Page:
Disaster-related giving across foundations, donors, governments and corporations tallied almost $30 billion in 2019, according data in the annual Measuring the State of Disaster Philanthropy 2021: Data to Drive Decisions from Candid and the Center for Disaster Philanthropy (CDP).
The eighth annual report examined available 2019 data on global disaster-related philanthropy, analyzing funding from foundations, bilateral and multilateral donors, the U.S. federal government, corporations, and donations through donor-advised funds (DAFs) and online platforms.
There was almost $30 billion in disaster-related giving with funding across most of the 12 data sources declining in 2019 compared to 2018. Due to IRS processing delays, data from Form 990 is incomplete and data collection is still under way, so institutional analyses in the report are presented as funding “to date.”
The Organisation for Economic Co-operation and Development’s Development Assistance Committee (DAC) provided $22 billion in official development assistance. Non-DAC government donors and multilateral organizations contributed an additional $2.8 billion.
The Federal Emergency Management Agency (FEMA) distributed $3.2 billion for U.S. disasters, with the top recipient areas being Nebraska, California and Iowa. The U.S. Department of Housing and Urban Development (HUD) allocated $1 billion in recovery efforts in 2019 for disasters that took place in 2017 and the U.S. Economic Development Administration (EDA) invested approximately $381.7 million in disaster-related projects.
Foundations and public charities provided $352 million to date for disaster and humanitarian crises, addressing Hurricane Dorian and Cyclone Idai as well as continued support for Hurricanes Harvey in 2017, and Florence and Michael, both in 2018.
More than half of institutional funding (55%) was directed to natural hazards and severe weather, with 41% designated for general disasters. Another 4% was directed to complex humanitarian emergencies, with less than 1% designated for human-made accidents. “Disaster philanthropy might be a drop in the bucket compared to government funding, but it plays an essential role in helping communities prepare for, respond to, and recover from global disasters and humanitarian crises,” said Regine A. Webster, vice president at CDP.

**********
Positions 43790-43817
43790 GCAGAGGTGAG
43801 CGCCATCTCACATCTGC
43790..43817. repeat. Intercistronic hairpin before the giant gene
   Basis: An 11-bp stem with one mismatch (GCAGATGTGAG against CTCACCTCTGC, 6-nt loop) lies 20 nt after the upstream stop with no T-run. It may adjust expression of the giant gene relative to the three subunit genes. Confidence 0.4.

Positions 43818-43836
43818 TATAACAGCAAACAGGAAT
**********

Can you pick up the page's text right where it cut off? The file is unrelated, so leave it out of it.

Funding by foundations and public charities primarily was for response and relief efforts (51%). Less than one-fifth (17%) went toward disaster preparedness. Combined, funding for reconstruction and recovery (6%) and resilience measures (4%) amounted to just 10 cents of every dollar from foundations and charities. “It’s critical to fund for response and relief. Yet, it’s also crucial that philanthropy funds preparedness and mitigation, which helps reduce the impact of disasters,” said Grace Sato, director of research. “Communities also require sustained funding to support the long road to recovery.”
CDP made several recommendations in the report about how donors can be strategic in their future disaster-related giving to maximize impact, including:
CDP and Candid will host a discussion on the report’s key findings during a free webinar on Nov. 18, at 2 p.m. Eastern, moderated by CDP President and CEO Patty McIlreavy. Panelists will include Supriya Kumar, global partnerships research manager at Candid, and Colin Foard, manager, fiscal federalism initiative at The Pew Charitable Trusts.
The 20-page report, Measuring the State of Disaster Philanthropy 2021: Data to Drive Decisions, is available at doi.org/10/gm29bv
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